A great plan except this second camera is apparently perfect! The camera is in wonderful condition and only needs replacement light seals for the film chamber and possibly a little cleaning of the view finder.

I shot a roll of Kodak ISO 400 and will get it developed tomorrow. If the exposures are mostly good then I’ll leave this one alone and just replace those seals. Stripping the leatherette would feel like tossing a rock though a window. I may do it sometime, but not this month.

And my third camera from eBay? I want one that works but has not been refurbished. Call this one my reference model, it’s a late version with a black button. A quick bid and I have another one on the way.

So, what next?

Now I take pictures. Lily and I use Costco which not only develops 35mm film but for about $3 more you can get a DVD with scans of your film. Near where I work are a couple of labs that a friend recommends. Film is not dead yet, it’s just hibernating.

At this time I’m not interested in developing my own film. That may change but I’m more interested in improving my photography.

This is a 1970’s era viewfinder camera. While the exposure and aperture are automatic, you have to think before take the photo. When I use the DSLR I intentionally shoot hundreds of photos and cherry pick the best ones. Those end up on Flickr.

I am hoping that by using this film camera that I’ll learn for compose my shots better. Not just point and click but plan my shots. I’ll still waste film, but the ones that I like will be posted online.

Roger Ebert still knows best

I saw this great video on Photography Bay. I’m constantly reminded that my negative opinion on filming with DSLRs is almost always demonstrated to be wrong.

Here is another fine example. The editing, the soundtrack, and the shots are amazing.

This video was captured with a Canon 7D. It’s not the technology that makes a great film sequence, it’s the people using the technology and Jamie Stuart sure knows what he’s doing.

Check out Roger Ebert’s great write up and comparison with another great short.

Going on a trip? Plan ahead for photos

Wednesday August 25th the family and I went to the Statue of Liberty.  The trip was planned weeks in advance and we took the Huntington Station line at 6:15 Am to get there nice and early before the crowds.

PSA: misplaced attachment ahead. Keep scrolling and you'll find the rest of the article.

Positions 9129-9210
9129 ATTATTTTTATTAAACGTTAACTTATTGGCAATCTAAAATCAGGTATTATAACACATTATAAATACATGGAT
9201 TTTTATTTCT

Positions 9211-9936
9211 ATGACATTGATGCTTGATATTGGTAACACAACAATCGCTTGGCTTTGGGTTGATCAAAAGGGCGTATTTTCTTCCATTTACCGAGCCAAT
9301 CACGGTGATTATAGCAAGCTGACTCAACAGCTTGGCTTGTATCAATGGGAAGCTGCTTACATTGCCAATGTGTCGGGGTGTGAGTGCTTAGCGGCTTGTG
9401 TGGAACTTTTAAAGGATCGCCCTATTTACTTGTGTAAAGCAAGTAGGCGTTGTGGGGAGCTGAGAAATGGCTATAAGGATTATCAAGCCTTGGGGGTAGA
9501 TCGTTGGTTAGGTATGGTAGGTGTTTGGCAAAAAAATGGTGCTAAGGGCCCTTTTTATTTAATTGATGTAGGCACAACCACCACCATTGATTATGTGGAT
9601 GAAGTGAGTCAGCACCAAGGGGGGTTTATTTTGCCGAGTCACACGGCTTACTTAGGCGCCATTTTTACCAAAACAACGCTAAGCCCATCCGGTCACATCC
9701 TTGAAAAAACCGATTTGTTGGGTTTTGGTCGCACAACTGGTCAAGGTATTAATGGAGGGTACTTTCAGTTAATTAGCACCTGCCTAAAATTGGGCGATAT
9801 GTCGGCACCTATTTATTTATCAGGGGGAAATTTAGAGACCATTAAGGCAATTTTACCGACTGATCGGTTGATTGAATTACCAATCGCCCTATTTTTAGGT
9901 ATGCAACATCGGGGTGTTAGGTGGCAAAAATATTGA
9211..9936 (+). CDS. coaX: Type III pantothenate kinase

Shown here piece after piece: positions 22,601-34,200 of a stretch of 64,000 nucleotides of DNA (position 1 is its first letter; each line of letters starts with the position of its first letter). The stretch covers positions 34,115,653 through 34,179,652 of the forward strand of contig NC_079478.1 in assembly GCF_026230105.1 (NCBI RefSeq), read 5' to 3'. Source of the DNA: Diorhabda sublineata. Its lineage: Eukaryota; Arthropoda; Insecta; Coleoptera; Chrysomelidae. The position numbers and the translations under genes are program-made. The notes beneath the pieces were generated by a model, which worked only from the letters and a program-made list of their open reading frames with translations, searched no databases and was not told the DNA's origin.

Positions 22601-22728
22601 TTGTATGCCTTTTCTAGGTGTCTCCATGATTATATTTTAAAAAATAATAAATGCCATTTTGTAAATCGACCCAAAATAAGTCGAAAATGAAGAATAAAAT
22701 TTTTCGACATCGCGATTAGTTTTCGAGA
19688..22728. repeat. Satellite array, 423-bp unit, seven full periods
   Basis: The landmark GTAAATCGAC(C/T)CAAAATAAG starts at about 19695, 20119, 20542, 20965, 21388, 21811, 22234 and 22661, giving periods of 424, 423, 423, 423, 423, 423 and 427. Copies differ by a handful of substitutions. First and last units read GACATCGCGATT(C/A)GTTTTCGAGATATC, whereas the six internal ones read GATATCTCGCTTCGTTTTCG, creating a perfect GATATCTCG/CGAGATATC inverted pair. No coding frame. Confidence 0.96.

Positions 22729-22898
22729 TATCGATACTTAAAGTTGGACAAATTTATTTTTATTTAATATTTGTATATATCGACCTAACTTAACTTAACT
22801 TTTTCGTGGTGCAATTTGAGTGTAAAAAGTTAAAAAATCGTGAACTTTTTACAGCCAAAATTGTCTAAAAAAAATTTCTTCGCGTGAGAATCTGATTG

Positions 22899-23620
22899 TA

It was raining cats and dogs the whole time we were there.

I had expected to take lots of outdoor photos so I only packed my 18-200mm lens.  Since it was raining, we went into the museum. For museum photos, I consistently use my Sigma 30mm f/1.4 lens with a circular polarizer attached. When I do, I get photos like these.

You can see more from that set on my Flickr page.

With the 18-200mm the results are OK but not inspiring. Here’s a sample.

This was an OK picture but the ISO got bumped up to 3200 and the photos lacked a lot of sharpness. Also without the circular polarizing filter, reflections off the glass was a pain.

With the 30mm I get a nice prime lens that opens wide. With the circular polarizer I can dial out most of the reflections off of the display cases.

Next time I’ll plan better. We still had a good time, but I want to take better photos.

Nikon 50mm f/1.4G samples

I’ve been playing with my new 50mm. If you liked the f/1.8D version, then you’ll have no complaints with this f/1.4.G new model.

Dim Sum cart

It’s a fun lens and as long as you can move around, you’ll get good shots. Here’s some samples I took today.

We ate at the Jade Asian Restaurant. There are probably some people who could get away with taking photos of strangers in a restaurant, but I’m not one of them. I took shots of my family and the dim sum carts.

I process most of my photos with DxO Optics Pro 6. Anyone who wants to do as little work doing color correction, noise, and distortion adjustments should order this software. With DxO I converted these from Nikon .NEF into Adobe .DNG format, but only because I like to play with the color temperature and blacks. Some quick cropping in PSE and I’m usually fine after that.

I’m a fan of DxO and eventually I’ll just go from RAW to straight JPEG. The software is very fire-and-forget.

Nikon 50mm f/1.4G

New 50mm

After using my brother’s Nikon 50mm f/1.8D lens for a few weeks, I broke down and picked up a new AF-S Nikkor 50mm f/1.4G lens. From all the reviews I’ve read, it’s an improvement over the older f/1.4D version being more sharper while still having a good DOF.

Here are some samples of what I took with the older f/1.8D lens. I like 50mm on my camera because I can get good photos without being in people’s faces.

I’ve really enjoyed using the 50mm f/1.8D and have taken some good photos with it.  But it is on loan and I wanted my own. The new one is a better and more modern lens so getting that version should work out for me.

My initial test shots with the 50mm f/1.4G lens shows that the depth of field is really good.  The object I focused on is sharp but the background is nice and soft.

This weekend I’ll use it a lot and post some of the results.